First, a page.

Dearest Friends and Witty Captioners and Flying Bochurim,
And now the July caption contest comes to a close. As does July. As does the season (almost). Where, oh where, is the glorious summer going?
I digress. Sniffle. The caption contest announcement:
This month’s cartoon for the contest was a totally random illustration of an orthodox-looking man suspended mid-air. I thought I’ll take a leap and just draw something totally absurd; without any ideas to focus on whatsoever. I had a bit of apprehension about it because I thought maybe it’ll be a dead-end and there won’t be any of those fantastically witty responses. As I was doodling this I was thinking ‘what on earth can anyone make of it’? But what’s to guess with your creativity?
It was worth it. This one definitely got the most excellent responses so far. I had a very hard time picking the finalists and a winner. I had to resort to keeping the money. Ok, not. I couldn’t get away with that. I did select a winner, but really, it was a tough one. Many, many different ideas you came up with, from where you take them I don’t know, puns and understatements and touching on faith and flying movie characters and Rav Eliashav and zaddikim in heaven and the sociological implication of doing something weird and holy cow; chollent! Oh, the chuckles I had me! Funny, funny people. The caption contest is by far my favorite part of this cartoon business, and believe me, I refer not to the financial transaction that renders me in a negative. I love it when I end up after the contest with a final cartoon in my collection that is original and something I wouldn’t have thought of. Getting you to share ideas and creativity is extremely rewarding. Thank you all for contributing.
What makes a good caption? I think – and this is my opinion, feel free to give me your own– that it’s about exploring a larger topic in a single witty sentence that is not only clever, but also well written. Something ironic or unexpected also throws a good punch.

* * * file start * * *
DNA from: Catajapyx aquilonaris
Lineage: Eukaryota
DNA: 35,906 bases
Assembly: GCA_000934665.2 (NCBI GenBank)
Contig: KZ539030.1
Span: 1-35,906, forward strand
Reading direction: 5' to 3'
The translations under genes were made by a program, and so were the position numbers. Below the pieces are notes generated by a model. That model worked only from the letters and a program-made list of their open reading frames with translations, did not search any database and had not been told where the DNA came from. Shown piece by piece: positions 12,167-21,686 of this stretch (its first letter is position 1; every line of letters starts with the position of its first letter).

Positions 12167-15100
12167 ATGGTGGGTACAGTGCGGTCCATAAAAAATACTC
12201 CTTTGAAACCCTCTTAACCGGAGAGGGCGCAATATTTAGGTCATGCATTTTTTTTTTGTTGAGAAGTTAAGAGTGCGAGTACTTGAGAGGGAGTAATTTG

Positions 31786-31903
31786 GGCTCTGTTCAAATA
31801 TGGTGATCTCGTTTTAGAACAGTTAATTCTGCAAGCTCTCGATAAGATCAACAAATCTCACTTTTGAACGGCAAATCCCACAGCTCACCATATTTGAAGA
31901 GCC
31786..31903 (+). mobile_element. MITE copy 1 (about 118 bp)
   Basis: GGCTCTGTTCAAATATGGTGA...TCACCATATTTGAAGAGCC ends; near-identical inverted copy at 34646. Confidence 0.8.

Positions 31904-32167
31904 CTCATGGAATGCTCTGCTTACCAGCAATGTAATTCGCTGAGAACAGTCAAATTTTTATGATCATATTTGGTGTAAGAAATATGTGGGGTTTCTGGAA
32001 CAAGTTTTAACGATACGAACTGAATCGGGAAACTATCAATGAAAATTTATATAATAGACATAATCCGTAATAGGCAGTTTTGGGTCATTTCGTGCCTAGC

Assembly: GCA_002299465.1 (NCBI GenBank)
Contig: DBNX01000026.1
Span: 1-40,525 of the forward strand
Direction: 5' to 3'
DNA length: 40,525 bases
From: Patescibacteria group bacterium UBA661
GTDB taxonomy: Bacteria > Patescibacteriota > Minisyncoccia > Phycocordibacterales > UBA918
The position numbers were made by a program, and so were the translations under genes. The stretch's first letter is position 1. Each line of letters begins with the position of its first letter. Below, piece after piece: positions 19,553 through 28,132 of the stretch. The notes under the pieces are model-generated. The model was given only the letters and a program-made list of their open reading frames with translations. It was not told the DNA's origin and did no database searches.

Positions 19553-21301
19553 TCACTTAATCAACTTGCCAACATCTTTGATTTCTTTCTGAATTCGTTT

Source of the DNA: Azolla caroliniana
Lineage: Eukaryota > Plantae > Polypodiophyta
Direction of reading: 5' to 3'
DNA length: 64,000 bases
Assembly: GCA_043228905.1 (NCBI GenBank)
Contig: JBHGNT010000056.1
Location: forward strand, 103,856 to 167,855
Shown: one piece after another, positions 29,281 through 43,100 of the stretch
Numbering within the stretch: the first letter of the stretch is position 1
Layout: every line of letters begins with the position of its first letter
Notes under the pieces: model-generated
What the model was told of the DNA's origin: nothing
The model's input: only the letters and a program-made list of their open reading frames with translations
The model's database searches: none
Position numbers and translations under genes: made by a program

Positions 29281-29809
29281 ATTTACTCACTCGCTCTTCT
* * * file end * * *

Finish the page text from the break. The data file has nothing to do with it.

So with that in mind, here are the three finalists who did not win the grand pot, but as the New York Lottery says “hey, you never know”. They may win the lotto.
Toby Axelrod: “That’s Rebbe Harry Potterber, Mrs. Maggele. He can’t seem to stay in one place, gottenyu.”
Yoel: “It’s not what you think. It’s a libel.”
Merle: “Kosher, kosher. Kosher.”
Best caption in Yiddish:
Groynem Ox: די נייע פלי רעקל פון דזי ענד דז”י”
(Bah! Anyone who has seen the hundreds of G&G ads must love this one)
And a shout-out to best Junior submission:
Chana Tzirel Shenkonwitzer : “Yoy. A tatte fleet” (Yoy. A father flies.)
(My son also likes to come up with captions, and he recently complained with tears in his eyes that he has never yet won a New Yorker caption contest. I didn’t have the heart to tell him that I have yet to send in a single of his captions. I should learn a lesson from you, Faige Leah.)
Thank you Sheindel Sura Miriam. May the Rebbe bless you. That’s a good one! Now jump, show off you’re best jump!
Being a rebbe, oh, it’s a sweet world of jumpers at every beck and call. Who wouldn’t want to be a rebbe?
Rebbes have that power. This has been true to some degree back to the beginning of Hasidism. They can tell people what to do, and the herd follows blindly, plus they trudge the extra mile. Even while today’s leaders do not have the kind of power charismatic leaders have on their followers, they are still entrusted with a tremendous amount of control. It is not as potent a grip as a cult leader, but it is unchecked power nonetheless. How do they come to such power? Many people find comfort and security in knowing that they do not have to make the excruciating choices in life themselves; that someone big and mystical does that for them. That the rebbe has no expertise in their matters doesn’t concern them because after all, the rebbe has s’yata dishmaya, heavenly guidance. I have watched over the years as specific questions were brought to the rebbe about health and business, some of them implicated me directly, and the rebbe was never too shy to give out an order. A blessing doesn’t suffice; the rebbe would give full service advice. “Yes” go to Dr. Such-and-Such-on-Park-Avenue-who-only-takes-cash, “No”, do not buy that shipping business, “Yes” sign that mortgage or lease, “No” I don’t know the first thing about business short of pidyonim, but go“jump!” anyway.
At times a little argument had erupted in the rebbe’s room, when the rebbe and his rebbetzin or one of his wingmen sought to contradict the rebbes counsel. Oh, what is good Hasid to do? Simple: take the zaddik’s side in the marital squabble.
But while the trust people place in Rebbes seems dangerously naive, this trust isn’t required of a Hasid. It is totally voluntary. People aren’t obligated to take the rebbe’s expertise on the assortment of issues. Going for advice is a personal choice. I often wonder how the complete trust placed in Rebbes (emunas zaddikim) is evolving over time. If going to the rebbe for advice before buying a house is voluntary, how is that changing over time? Do people do it more now or less than years before? Is there any way of measuring dependency on the rebbe’s advice over time? That could be interesting to investigate.